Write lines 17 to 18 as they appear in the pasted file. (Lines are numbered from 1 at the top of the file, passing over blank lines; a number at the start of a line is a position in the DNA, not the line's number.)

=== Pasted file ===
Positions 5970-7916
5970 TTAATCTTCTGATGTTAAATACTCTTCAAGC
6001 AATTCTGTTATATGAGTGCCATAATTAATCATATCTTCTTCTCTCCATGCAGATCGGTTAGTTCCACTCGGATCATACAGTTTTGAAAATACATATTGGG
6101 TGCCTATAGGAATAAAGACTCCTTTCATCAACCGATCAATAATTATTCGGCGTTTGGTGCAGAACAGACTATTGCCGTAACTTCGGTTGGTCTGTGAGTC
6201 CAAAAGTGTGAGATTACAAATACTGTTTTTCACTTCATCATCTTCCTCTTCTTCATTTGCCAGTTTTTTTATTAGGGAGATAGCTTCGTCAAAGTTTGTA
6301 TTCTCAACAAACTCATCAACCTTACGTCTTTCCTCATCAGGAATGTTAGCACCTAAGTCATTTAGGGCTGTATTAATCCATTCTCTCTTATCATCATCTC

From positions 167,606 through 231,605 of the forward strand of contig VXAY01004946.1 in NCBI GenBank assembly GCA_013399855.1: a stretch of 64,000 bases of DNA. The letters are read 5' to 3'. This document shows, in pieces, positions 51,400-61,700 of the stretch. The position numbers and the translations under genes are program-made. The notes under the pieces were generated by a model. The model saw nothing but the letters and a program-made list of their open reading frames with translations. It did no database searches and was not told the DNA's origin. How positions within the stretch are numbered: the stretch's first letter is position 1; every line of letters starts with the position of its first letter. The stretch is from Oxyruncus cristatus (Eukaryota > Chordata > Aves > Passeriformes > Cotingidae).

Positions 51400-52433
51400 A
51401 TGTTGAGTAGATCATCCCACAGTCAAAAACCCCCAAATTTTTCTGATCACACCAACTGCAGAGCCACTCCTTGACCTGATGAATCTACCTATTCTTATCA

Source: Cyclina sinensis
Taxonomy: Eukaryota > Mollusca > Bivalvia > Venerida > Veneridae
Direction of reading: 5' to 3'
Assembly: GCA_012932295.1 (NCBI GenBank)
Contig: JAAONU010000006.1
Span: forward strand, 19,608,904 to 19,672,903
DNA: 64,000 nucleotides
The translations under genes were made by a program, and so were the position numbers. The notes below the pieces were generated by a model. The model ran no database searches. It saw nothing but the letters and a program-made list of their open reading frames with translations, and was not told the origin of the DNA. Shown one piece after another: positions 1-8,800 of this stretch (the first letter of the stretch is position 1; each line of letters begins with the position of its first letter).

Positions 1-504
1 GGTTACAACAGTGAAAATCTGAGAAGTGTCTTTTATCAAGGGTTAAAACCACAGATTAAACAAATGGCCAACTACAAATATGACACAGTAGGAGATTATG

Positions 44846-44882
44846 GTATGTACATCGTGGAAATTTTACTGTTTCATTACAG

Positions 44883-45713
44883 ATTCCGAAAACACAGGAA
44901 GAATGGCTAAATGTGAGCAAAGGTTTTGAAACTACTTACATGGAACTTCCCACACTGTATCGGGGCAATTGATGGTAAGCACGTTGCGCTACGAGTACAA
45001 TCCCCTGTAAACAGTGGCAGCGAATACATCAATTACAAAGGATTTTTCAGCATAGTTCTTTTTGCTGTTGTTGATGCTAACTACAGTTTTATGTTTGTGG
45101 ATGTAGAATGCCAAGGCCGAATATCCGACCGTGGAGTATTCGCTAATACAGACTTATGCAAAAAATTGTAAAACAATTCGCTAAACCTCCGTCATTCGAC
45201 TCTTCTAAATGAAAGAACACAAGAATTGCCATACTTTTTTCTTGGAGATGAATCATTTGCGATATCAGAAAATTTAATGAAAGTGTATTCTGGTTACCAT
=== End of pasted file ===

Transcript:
DNA: 64,000 nucleotides
The translations under genes were made by a program, and so were the position numbers. The notes below the pieces were generated by a model. The model ran no database searches. It saw nothing but the letters and a program-made list of their open reading frames with translations, and was not told the origin of the DNA. Shown one piece after another: positions 1-8,800 of this stretch (the first letter of the stretch is position 1; each line of letters begins with the position of its first letter).